A quick introduction: by day, I'm a DevOps Engineer at Red Gate, a software company in Cambridge, UK. Outside of work, I enjoy both amateur radio (hence the callsign, M0VFC) and community broadcast radio at Cambridge 105. This blog aims to span all those interests - so feel free to ignore the posts that aren't relevant!
Feel free to get in touch on Twitter (@rmc47).
73 / Best wishes,
This morning, Cambridge 105 covered the Remembrance Sunday service at the war memorial on Hills Road, Cambridge. You can listen again to the coverage here.
We are no strangers to outside broadcasts, covering everything from the Cambridge Rock Festival to the Addenbrookes Hospital Christmas Concert, but this was a little different.
The war memorial stands in a very public location, and the adjacent roads were only due to be closed for a short period. This, combined with a need for our presence to be discrete and avoid distracting from the service, meant we opted for a completely wireless microphone rig.
The readings and prayers were given from a stand-mounted handheld microphone near the memorial - the only one the public were probably aware of. This also fed a pair of PA speakers (an independently mixed output from the broadcast audio).
The band of the Salvation Army was captured using a radio mic cable tied to a nearby tree when they were in their final position, and while approaching as part of a parade, another clipped to a convenient traffic light did the job. Finally, a shotgun microphone provided ambient crowd noise and filled in as required.
Julian Clover, presenting for the broadcast, wore a further radio mic as well as a wireless in-ear monitor. This meant he was able to move within the crowd to offer commentary on the proceedings while being able to hear the broadcast mix.
The OB went very smoothly, with the only real technical challenges being wind noise on microphones, and a slightly enthusiastic singer a little near to one of the mics during one hymn!
While operating at GB15NH, we managed to let the magic blue smoke out of two radios: Gavin M1BXF's IC-756ProIII, and my Elecraft K3.
The cause was entirely self-inflicted: our 20m and 17m antennas were probably 1m apart, and we didn't have a 17m band-pass filter to hand. We survived a day like this, but on the second day, the beams ended up facing each other, and this proved too much. The ProIII let out some smoke. We swapped it for the K3, which showed the "HI RFI" warning, then went suspiciously deaf.
A bit of searching online pointed to D25, a double PIN diode. Iain M0PCB also reported problems with D5 on the KXV3A board.
Inspecting D25 (on the bottom of the RF board, near the LPA) showed it looking a bit supicious, and trying to remove it to test led to it disintegrating:
D25 is a BAR 64-05 PIN diode, and costs all of £0.40 from Mouser - plus a £12 delivery charge for small orders! I ordered 10, to give me plenty of spares if it happens again...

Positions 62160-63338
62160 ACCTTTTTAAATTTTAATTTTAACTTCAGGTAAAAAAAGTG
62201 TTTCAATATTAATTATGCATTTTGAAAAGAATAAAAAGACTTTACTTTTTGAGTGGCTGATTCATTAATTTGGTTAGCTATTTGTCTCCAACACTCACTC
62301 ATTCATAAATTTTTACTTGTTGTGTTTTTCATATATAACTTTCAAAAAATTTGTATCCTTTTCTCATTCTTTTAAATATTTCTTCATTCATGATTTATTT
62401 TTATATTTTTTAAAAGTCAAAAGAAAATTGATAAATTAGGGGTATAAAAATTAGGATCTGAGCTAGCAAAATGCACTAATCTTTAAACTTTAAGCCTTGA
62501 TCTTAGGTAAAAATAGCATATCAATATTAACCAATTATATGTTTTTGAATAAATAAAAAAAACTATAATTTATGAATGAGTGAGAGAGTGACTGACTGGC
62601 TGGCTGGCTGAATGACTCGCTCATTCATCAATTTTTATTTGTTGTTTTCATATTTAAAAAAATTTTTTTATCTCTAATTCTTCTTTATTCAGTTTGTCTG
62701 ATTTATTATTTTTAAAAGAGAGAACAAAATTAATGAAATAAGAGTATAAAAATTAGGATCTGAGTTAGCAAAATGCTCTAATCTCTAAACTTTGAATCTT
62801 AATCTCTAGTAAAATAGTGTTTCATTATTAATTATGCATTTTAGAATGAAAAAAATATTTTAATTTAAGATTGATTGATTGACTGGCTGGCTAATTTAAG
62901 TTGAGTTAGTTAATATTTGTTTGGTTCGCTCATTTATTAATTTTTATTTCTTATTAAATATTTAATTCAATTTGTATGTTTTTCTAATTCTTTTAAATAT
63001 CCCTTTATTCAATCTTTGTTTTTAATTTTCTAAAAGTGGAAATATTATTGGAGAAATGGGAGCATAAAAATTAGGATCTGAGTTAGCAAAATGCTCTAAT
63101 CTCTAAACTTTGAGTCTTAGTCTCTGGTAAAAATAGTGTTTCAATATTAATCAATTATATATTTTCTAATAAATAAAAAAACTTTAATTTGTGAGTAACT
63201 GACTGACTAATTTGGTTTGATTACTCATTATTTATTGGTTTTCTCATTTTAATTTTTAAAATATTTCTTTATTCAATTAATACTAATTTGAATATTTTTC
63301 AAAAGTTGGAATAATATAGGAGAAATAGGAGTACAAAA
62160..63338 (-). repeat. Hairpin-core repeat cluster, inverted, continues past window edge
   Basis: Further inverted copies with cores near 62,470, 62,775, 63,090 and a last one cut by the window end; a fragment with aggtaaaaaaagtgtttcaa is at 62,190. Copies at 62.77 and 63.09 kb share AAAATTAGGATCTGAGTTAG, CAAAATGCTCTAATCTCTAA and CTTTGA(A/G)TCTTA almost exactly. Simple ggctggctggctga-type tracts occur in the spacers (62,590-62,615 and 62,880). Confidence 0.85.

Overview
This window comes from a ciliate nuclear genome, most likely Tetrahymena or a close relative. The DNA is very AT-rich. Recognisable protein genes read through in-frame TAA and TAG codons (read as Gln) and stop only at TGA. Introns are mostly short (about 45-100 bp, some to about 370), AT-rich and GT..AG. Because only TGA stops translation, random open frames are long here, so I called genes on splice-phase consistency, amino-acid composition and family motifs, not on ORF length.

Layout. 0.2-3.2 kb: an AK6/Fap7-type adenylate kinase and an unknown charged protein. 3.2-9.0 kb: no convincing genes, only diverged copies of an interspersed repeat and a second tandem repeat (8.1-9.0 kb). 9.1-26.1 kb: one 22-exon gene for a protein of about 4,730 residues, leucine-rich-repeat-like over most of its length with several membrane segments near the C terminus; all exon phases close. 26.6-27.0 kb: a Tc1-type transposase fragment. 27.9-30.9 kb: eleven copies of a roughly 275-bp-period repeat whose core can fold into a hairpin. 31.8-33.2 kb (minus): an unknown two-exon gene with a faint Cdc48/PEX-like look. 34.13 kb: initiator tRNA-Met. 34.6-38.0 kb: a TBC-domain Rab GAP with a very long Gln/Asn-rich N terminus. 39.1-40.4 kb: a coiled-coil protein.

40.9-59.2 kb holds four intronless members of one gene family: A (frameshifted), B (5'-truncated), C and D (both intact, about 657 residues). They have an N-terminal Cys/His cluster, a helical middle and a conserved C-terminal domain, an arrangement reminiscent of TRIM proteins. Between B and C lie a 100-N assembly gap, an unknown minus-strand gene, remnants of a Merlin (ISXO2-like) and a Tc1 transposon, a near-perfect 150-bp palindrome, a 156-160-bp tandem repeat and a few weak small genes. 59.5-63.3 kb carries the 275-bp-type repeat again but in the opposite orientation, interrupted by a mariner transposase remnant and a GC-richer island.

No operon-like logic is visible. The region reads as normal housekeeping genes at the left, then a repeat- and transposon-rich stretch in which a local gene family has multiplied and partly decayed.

The new part installed:
Everything sprung back into life, with a -40dBm test signal from the Rigol DSA815's tracking generator lighting up the S-meter to 9+50dB, a much more reasonable value.
This bank holiday weekend, Cambridge 105 broadcast live from the Homegrown music festival in Barrow, Suffolk. We bought sets live from the two stages, as well as interviews and live acoustics sets from a backstage green room area.
At the highest level, it's a simple problem: you need some set of sources (microphones, music sources, feeds from stages), a way of mixing them together, and some way of getting the output back to the studio in the centre of Cambridge. However, the reality looks more like this:
By using a digital mixer like the X32, a lot of routing that would previously been complex is made easy. For example:
Talkback was particularly important for this setup: we engineered the show from our outside broadcast van, but the presenters and acoustic performers were in a green room area, out of sight. We needed to be able to cue presenters when the main stages (also out of sight) were about to start, stop, go into new tracks and so on, all while the presenters were live on air.
As well as getting the engineering of this right, it's a real skill for the presenters to be able to keep going while having a voice in their ear talking at them - all credit to Neil and Julian for doing this so well!
Along with the digital mixer comes digital snakes or multi-cores. The S16 allows us to have 16 inputs and 8 outputs remote from the mixer using only a single Cat5E cable - much lighter and easier to handle than a conventional snake.
Finally, we have to get the signal back to the studio. Barrow is much further away from the studio than most of our outside broadcasts, so this demanded a new approach. We used a combination of an IP stream from a laptop in the OB van over 3G and a band 1 (~53MHz FM) link back to a remote receive site where it then hit a separate IP stream. The 3G stream was our primary feed, but automatically fell back to the band 1-fed stream in case it dropped. In the event, 3G held up remarkably well, but it's dangerous to rely on it as the only option, particularly at a festival where a much larger than normal collection of people suddenly turn up in a rural area with their mobile devices.